Ring Privacy Center Announcement

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Ring will now let users opt-out from receiving police requests

The announcement isn't enough for some groups that have been critical of the company.


Andrew Wyrich

Layer 8

Posted on Jan 6, 2020   Updated on May 19, 2021, 6:45 pm CDT

Ring, the smart doorbell company owned by Amazon, announced on Monday that it was adding a “center” on its apps that will allow users to control some settings from one place.

The move comes amid a heap of scrutiny it has faced about its security and relationships with law enforcement agencies from both activist groups and even Congress in recent months.

The changes were announced in a blog post on Monday, along with other new features and products Ring plans on rolling out.

Specifically, the company said the “control center” will allow users to see what devices are connected to the cameras and opt-out of receiving requests for footage from law enforcement agencies the company has partnered with, among other things.

The Verge reports that one of the features will allow people to see who is currently logged into their account.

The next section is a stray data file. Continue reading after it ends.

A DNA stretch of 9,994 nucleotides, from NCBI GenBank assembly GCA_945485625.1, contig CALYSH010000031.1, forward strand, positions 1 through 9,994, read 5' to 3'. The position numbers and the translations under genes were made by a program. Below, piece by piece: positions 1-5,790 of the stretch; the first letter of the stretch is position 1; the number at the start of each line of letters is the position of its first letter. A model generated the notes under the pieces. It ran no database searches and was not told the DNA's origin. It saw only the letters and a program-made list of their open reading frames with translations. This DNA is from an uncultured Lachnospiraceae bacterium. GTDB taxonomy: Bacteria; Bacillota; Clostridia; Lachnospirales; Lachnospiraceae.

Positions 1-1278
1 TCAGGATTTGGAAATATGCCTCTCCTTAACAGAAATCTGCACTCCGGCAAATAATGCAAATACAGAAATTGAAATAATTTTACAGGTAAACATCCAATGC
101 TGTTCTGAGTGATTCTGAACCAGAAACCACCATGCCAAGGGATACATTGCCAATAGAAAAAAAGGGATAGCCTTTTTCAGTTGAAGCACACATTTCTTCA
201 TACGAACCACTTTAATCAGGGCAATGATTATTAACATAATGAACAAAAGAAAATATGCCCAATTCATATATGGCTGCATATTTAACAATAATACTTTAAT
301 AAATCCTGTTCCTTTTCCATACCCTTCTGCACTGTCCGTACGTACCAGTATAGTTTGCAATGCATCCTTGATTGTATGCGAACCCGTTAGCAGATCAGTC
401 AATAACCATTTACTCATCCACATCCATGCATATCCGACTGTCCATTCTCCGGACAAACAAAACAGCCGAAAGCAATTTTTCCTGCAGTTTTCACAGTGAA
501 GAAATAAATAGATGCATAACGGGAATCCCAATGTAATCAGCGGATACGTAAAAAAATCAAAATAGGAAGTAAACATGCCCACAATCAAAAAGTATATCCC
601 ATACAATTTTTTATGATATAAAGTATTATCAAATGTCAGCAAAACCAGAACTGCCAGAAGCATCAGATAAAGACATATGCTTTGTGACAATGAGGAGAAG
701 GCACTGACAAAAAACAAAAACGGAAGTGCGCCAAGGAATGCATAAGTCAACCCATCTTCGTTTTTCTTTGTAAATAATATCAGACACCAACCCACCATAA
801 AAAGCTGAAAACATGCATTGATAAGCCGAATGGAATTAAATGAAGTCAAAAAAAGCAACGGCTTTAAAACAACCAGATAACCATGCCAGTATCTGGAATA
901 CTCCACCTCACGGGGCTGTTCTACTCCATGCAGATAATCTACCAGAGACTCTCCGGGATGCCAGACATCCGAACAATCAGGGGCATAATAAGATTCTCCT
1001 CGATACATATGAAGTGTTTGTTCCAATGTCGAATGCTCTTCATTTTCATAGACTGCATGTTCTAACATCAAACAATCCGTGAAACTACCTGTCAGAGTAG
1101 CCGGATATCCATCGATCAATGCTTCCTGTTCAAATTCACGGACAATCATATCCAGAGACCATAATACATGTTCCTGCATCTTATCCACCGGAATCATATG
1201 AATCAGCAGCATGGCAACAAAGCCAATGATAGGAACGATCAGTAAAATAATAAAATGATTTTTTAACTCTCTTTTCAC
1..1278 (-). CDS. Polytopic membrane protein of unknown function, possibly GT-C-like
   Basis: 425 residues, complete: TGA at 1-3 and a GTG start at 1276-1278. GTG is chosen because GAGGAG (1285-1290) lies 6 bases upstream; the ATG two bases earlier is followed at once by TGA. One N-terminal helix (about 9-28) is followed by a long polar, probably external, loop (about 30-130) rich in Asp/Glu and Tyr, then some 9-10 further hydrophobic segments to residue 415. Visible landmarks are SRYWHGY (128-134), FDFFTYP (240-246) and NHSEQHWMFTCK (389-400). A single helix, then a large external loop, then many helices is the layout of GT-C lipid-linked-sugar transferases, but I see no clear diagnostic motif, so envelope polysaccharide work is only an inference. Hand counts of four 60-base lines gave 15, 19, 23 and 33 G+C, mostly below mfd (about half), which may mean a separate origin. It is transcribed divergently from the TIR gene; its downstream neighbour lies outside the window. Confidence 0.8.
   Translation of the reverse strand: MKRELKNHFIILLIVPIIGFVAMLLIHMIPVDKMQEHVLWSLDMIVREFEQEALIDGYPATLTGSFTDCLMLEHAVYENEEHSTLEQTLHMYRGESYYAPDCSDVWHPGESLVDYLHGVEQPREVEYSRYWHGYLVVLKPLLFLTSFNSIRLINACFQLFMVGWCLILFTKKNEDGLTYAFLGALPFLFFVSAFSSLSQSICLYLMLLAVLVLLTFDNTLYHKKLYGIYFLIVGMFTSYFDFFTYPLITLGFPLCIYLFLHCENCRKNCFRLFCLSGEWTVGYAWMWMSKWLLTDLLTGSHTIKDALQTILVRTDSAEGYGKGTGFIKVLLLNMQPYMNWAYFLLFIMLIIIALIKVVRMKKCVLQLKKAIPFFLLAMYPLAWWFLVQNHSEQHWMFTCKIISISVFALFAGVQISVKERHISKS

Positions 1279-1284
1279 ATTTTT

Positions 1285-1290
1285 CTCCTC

Ring has faced fierce criticism in recent months from digital rights groups and some members of Congress. Along with this, there have been several instances of people’s camera’s being hacked, with bad actors even talking to people and children inside their homes.

In November, a vulnerability in the Ring doorbells could have exposed the WiFi usernames and passwords of users to hackers.

Around the same time, Sen. Edward Markey (D-Mass.) released answers he received from Amazon about the company’s relationship with law enforcement agencies—one of which showed that there were not robust restrictions on how long they could keep requested footage from Ring users.

The following day, five senators asked the company questions about how secure data collected by Ring was.

Monday’s announcement of a “control center” was not enough for some of the more critical digital rights groups that have raised flags about Ring.

Evan Greer, the deputy director of Fight for the Future, said many of the concerns brought up about brute force attacks and IP detection were not addressed within the announcement.

“I honestly expected Ring to do a better job pretending to care about user privacy, but this is a total joke… Despite a string of terrifying stories about Ring cameras being accessed in the most grotesque ways, the company doesn’t appear to be making any meaningful changes to their product,” Greer said in a statement. “Instead, they’ve basically given their app a redesign and called it a new feature.”


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*First Published: Jan 6, 2020, 3:38 pm CST